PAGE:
Online: Perfecting Self-Assessment Writing

Understanding why it so often goes wrong – and how to put it right       

Typical inspection issues

  • Leaders’ and managers’ evaluation of the college’s performance is inaccurate and does not focus sharply enough on the long-standing weaknesses.

Duration

3.25 hour interactive online training session.

Information for event organisers

The Live Self Assessment model challenges the traditional approach to self assessment – the annual look back at the quality of last year’s provision. Typified by the need to justify one’s self to senior management, funding organisations or inspectorates, traditional self assessment can often feel overly bureaucratic. Writing with a third party in mind leads many staff to make mistakes that have significant consequences for the effectiveness of their quality improvement activities. Using their own self-assessment reports, staff will be guided through a process of identifying five categories of commonly made mistakes. Then through a series of carefully designed collaborative tasks, delegates will practise a formula for writing effective judgements that collectively will produce a roadmap to outstanding for every aspect of their provision.

This session will enable delegates to:

  • use their understanding of Live Self Assessment to challenge their status quo
  • identify the five most common SAR-writing traps in their own reports
  • use the formula for writing judgements to produce impact-focused text
  • rework incorrectly written judgements
  • avoid bureaucracy and develop a new culture in which self assessment can thrive.

Next steps

This session is the first of a series of five online workshops to help delegates perfect their self-assessment work:

  1. Perfecting self-assessment writing
  2. Perfecting development plan writing & The Data Springboard
  3. Introduction to the CCQI Self-Assessment Strategy
  4. Using the CCQI Self-Assessment Strategy

The Data Springboard is designed to challenge the perceived data hierarchy in education and training. Retention and achievement rates simply tell the story of learners who have left. Any quality improvement information derived from this analysis cannot benefit the learners on whom the data was collected. Using the Data Springboard, staff will drill down through progressively more reactive layers of data to find their most suitable hair-trigger indicators of underperformance – the very first signs that a learner is becoming at risk of underachieving or quitting. The session will help staff to articulate the difference between indicators and causes. This information will enable them to precisely identify the weakest aspects of their provision and develop SMART actions that will impact on learners who are on programme now.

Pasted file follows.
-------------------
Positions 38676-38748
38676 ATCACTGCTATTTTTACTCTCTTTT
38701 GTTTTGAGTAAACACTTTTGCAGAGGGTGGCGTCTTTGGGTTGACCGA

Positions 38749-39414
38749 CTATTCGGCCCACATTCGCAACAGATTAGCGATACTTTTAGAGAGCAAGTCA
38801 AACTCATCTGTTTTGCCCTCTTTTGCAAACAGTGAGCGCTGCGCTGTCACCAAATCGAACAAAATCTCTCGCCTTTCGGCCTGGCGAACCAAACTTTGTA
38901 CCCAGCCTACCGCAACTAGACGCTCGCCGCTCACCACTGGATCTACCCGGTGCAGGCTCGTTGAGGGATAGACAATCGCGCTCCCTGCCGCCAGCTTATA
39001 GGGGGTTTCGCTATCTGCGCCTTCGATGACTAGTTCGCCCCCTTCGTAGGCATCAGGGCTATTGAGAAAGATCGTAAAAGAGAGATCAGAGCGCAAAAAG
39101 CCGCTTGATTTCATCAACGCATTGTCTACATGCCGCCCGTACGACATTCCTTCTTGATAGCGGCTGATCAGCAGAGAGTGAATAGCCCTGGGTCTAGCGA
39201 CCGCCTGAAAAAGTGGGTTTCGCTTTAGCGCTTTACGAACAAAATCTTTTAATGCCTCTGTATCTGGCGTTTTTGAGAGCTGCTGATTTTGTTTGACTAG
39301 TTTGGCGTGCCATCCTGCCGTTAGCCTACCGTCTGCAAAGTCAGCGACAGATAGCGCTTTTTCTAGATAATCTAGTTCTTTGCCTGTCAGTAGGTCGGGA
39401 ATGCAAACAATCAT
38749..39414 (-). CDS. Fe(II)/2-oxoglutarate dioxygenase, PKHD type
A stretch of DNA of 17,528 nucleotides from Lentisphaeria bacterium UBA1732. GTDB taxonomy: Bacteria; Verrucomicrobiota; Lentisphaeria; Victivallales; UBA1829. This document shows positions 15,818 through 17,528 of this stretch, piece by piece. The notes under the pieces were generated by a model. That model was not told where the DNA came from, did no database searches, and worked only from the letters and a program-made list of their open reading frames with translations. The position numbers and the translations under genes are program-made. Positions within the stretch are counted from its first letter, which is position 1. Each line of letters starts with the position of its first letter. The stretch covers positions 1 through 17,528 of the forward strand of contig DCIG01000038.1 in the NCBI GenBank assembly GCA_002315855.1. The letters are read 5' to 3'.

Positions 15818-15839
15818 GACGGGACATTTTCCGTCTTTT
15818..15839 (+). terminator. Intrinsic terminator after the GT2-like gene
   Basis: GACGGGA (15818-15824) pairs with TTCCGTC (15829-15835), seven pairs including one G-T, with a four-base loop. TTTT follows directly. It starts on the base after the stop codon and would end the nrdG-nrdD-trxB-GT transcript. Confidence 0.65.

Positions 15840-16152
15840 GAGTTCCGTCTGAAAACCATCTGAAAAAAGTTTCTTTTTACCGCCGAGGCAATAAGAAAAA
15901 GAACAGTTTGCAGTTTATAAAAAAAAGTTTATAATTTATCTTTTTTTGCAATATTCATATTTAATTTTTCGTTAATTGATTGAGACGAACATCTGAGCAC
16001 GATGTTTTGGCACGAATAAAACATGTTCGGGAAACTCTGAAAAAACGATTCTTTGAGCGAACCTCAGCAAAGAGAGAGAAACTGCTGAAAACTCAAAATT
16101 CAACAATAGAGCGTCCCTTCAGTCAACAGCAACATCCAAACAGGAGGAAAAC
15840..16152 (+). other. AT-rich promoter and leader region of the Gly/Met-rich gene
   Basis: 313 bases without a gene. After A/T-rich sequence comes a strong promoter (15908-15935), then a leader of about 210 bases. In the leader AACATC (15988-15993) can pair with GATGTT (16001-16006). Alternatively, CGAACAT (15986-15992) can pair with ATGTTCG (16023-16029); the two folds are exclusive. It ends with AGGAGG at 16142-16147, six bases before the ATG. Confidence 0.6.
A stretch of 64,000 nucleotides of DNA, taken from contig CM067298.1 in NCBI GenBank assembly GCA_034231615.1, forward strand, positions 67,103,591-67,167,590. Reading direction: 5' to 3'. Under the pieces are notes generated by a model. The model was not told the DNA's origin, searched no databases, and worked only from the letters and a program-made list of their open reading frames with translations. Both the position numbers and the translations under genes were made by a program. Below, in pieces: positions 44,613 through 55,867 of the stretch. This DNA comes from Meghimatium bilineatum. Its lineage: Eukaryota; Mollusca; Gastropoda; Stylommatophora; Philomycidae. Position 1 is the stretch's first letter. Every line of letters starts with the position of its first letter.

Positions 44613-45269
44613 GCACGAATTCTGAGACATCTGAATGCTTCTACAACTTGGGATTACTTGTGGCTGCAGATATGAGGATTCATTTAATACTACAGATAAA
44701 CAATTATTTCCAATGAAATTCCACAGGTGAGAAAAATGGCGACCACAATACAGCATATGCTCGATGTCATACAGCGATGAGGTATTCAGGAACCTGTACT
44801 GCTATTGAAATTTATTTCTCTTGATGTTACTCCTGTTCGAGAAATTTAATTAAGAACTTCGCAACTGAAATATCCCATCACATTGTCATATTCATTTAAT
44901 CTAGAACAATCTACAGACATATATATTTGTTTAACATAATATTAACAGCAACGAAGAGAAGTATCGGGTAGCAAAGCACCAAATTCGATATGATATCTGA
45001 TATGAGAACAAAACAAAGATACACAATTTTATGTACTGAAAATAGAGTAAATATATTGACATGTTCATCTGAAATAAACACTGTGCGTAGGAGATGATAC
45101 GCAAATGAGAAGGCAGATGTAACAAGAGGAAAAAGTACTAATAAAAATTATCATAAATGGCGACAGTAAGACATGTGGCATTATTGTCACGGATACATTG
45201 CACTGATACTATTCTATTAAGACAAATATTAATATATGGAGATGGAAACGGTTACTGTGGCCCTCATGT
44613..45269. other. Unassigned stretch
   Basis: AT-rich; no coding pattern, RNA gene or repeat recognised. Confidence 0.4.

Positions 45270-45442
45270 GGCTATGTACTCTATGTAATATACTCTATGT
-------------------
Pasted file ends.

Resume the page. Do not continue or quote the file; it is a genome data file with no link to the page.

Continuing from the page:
Perfecting development plan writing looks at the four key issues that typically undermine development plans. In this session, delegates will be given a new lens with which to look at their own plans. They will be able to make a judgement within minutes about whether their plan is fit for purpose, or whether the plan’s format and content will severely undermine their ability to resolve their issues and become outstanding. As with the Perfecting Self-Assessment Writing session, this is a practical online workshop guaranteed to improve delegate’s understanding and writing skills. It may well also fundamentally challenge their approach to development planning.

The CCQI Self-Assessment Strategy takes all of this work one stage further. Full details can be found here: www.ccqi.org.uk/sa-strategy.

What the delegates say

  • I finally understand self assessment which has never been correctly explained. I understand how and why.  Bexley College
  • Thoroughly enjoyed an outstanding session. 4½ hours seemed like 30 mins!  Cambridge Regional College
  • Finally, SAR writing seems worthwhile!  New College Nottingham
  • How you have always done something may not always be right!  Babcock International
  • I have grown an extra finger on my hand.  Birmingham Metropolitan College
  • Keeping a firm grasp of the two pointers – ‘so what’ and ‘however’ – will help me to think more clearly.  The College of Richard Collyer
  • Peeling back layers of bureaucracy to get to the kernel of the self-evaluation process.  People 1st (Northern Ireland)

Contact

To discuss your requirements in detail, please phone or drop us a line.